Ivor GURNEY (1890-1937)
Sleep (1915) (arr. Iain Farrington) [3.08]
François COUPERIN (1668-1733)
Les baricades mistérieuses (1717) (arr. Thomas Adès) [2.45]
Benjamin BRITTEN (1913-1976)
Nocturne, Op. 60 (1958) [25.35]
John LENNON (1940-1980) / Paul MCCARTNEY (b. 1942)
Blackbird (arr. Iain Farrington) [2.56]
Brett DEAN (b. 1961)
Pastoral Symphony (2000) [16.44]
György LIGETI (1923-2006)
Poème symphonique for 100 metronomes (1962) [3.55]
Peter Lawrence BUCK (b. 1956) / Michael E MILLS (b 1958) / John Michael STIPE (b. 1960)
I've Been High (arr. Richard Tognetti) [3.43]
Allan Clayton (tenor)
Aurora Orchestra/Nicholas Collon
rec. 2014, Fairfield Hall, Croydon, London, UK
Full sung texts included in booklet
WARNER CLASSICS 2564 608223 [58.46]

With this disc the London-based Aurora Orchestra under founder and artistic director Nicholas Collon takes the listener on a themed journey described as “an exploration of a troubled night – its thoughts and dreams and the hazy space between waking and sleeping.” This follows close on the heels of its first album Road Trip. This is a characteristically fresh and innovative programme based around two core yet diverse works Britten’s song-cycle Nocturne and Australian, Brett Dean’s Pastoral Symphony. Mixed in is a diverse mix of five smaller-scale works four of which are arrangements.

Opening the programme is Ivor Gurney’s Sleep for voice and piano to a John Fletcher text. It forms part of his cycle Five Elizabethan Songs. Aurora’s composer-in-residence Iain Farrington has arranged the score for voice, flute, oboe, clarinet, two violins, viola, cello and double bass. François Couperin’s buoyantly attractive Les baricades mistérieuses - a harpsichord piece from 1717 - is given here in a 1994 arrangement for clarinet, bass clarinet, viola, cello and double bass as prepared by Thomas Adès. Britten’s Nocturne for tenor and seven obbligato instruments and strings sets eight texts, all by different writers. The evocative nocturnal theme bridges all the texts and each song is accompanied by a different instrumental grouping with only the final song using all the instruments. First recorded in 1968 the song Blackbird is credited to John Lennon and Paul McCartney although it seems that McCartney alone composed the work. Iain Farrington’s arrangement is for a group comprising voice, alto flute, clarinet, bass clarinet, viola, cello and harp together with blackbird song recorded on location in Northumberland provided by wildlife sound recordist Chris Watson.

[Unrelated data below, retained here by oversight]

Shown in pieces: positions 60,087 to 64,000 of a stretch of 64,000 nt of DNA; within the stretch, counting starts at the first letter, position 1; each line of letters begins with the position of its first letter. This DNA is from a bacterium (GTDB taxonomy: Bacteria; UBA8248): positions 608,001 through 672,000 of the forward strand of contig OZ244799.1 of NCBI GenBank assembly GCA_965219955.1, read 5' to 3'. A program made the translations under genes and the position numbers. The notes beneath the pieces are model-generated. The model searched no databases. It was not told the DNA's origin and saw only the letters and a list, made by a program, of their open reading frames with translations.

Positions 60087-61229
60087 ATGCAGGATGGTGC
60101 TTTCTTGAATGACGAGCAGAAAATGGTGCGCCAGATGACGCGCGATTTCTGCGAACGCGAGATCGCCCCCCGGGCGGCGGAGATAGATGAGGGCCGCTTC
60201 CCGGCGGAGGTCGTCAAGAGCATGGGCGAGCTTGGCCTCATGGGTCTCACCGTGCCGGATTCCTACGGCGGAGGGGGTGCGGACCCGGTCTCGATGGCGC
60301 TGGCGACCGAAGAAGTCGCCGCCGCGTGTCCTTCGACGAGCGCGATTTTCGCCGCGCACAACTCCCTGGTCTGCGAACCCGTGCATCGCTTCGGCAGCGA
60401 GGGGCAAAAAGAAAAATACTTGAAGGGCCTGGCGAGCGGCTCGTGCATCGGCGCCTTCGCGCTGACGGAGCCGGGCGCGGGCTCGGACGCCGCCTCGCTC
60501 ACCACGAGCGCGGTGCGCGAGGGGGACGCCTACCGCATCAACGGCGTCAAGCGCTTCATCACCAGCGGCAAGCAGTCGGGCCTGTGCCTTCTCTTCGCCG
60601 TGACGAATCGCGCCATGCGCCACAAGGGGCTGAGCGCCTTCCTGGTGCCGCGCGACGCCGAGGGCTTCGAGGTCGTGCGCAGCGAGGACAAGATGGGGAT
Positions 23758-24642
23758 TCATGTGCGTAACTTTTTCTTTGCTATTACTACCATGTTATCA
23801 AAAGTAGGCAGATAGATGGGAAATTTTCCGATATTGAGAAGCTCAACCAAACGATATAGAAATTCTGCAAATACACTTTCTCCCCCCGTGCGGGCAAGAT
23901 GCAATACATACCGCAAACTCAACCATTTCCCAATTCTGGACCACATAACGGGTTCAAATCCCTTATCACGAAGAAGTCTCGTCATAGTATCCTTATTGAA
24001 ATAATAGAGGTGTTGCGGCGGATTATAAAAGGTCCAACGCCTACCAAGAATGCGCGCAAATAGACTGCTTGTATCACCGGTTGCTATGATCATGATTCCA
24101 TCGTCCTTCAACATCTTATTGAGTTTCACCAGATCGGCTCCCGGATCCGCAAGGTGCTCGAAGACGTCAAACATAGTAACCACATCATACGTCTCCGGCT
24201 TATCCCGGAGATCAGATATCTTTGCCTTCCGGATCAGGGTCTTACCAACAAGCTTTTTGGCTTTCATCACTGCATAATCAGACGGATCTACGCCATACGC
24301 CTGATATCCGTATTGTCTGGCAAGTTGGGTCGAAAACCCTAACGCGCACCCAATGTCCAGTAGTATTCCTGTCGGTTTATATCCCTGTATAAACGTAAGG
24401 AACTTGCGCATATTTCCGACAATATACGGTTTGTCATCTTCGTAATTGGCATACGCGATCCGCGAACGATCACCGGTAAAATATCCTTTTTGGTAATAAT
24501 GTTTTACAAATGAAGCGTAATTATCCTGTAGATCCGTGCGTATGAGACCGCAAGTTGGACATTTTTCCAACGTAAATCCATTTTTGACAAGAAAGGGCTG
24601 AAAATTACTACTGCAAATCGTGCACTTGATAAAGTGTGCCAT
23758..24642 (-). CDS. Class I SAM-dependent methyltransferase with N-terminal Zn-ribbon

Brett Dean explained that his Pastoral Symphony from 2000 “is about glorious birdsong, the threat that it faces, the loss, and the soulless noise that we're left with when they're all gone.” Often dark and aggressive this remarkable evocation successfully mixes birdsong with urban noise and makes a real impact especially when the music builds to a pair of tumultuous climaxes. I’m not sure how György Ligeti’s Poème symphonique for 100 metronomes fits into this programme. Nevertheless, it’s an intriguing work, a novelty that probably wouldn’t normally be heard. For this ‘event’ score Ligeti has 100 metronomes all wound up and set at various tempi. The final work here is Richard Tognetti’s arrangement for strings and bass drum of I’ve Been High by rock band R.E.M. from its 2001 album Reveal.

Tenor Allan Clayton excels in his four works, especially notable in Britten's challenging and substantial Nocturne. He has a captivating voice with unblemished tone, crystal clear diction and a sense of spontaneity. The tender ballads Gurney’s Sleep, McCartney’s Blackbird and R.E.M.’s I’ve Been High are given expressive renditions by Clayton who seems in his element with this type of mixed repertoire. Nicholas Collon draws high quality playing from the orchestra who perform with engaging and energising commitment and no suggestion of routine. In the booklet the notes are pretty good and full sung texts are provided. The album is impressively recorded having reasonably close, crystal-clear sound and an extremely satisfying balance.

Michael Cookson

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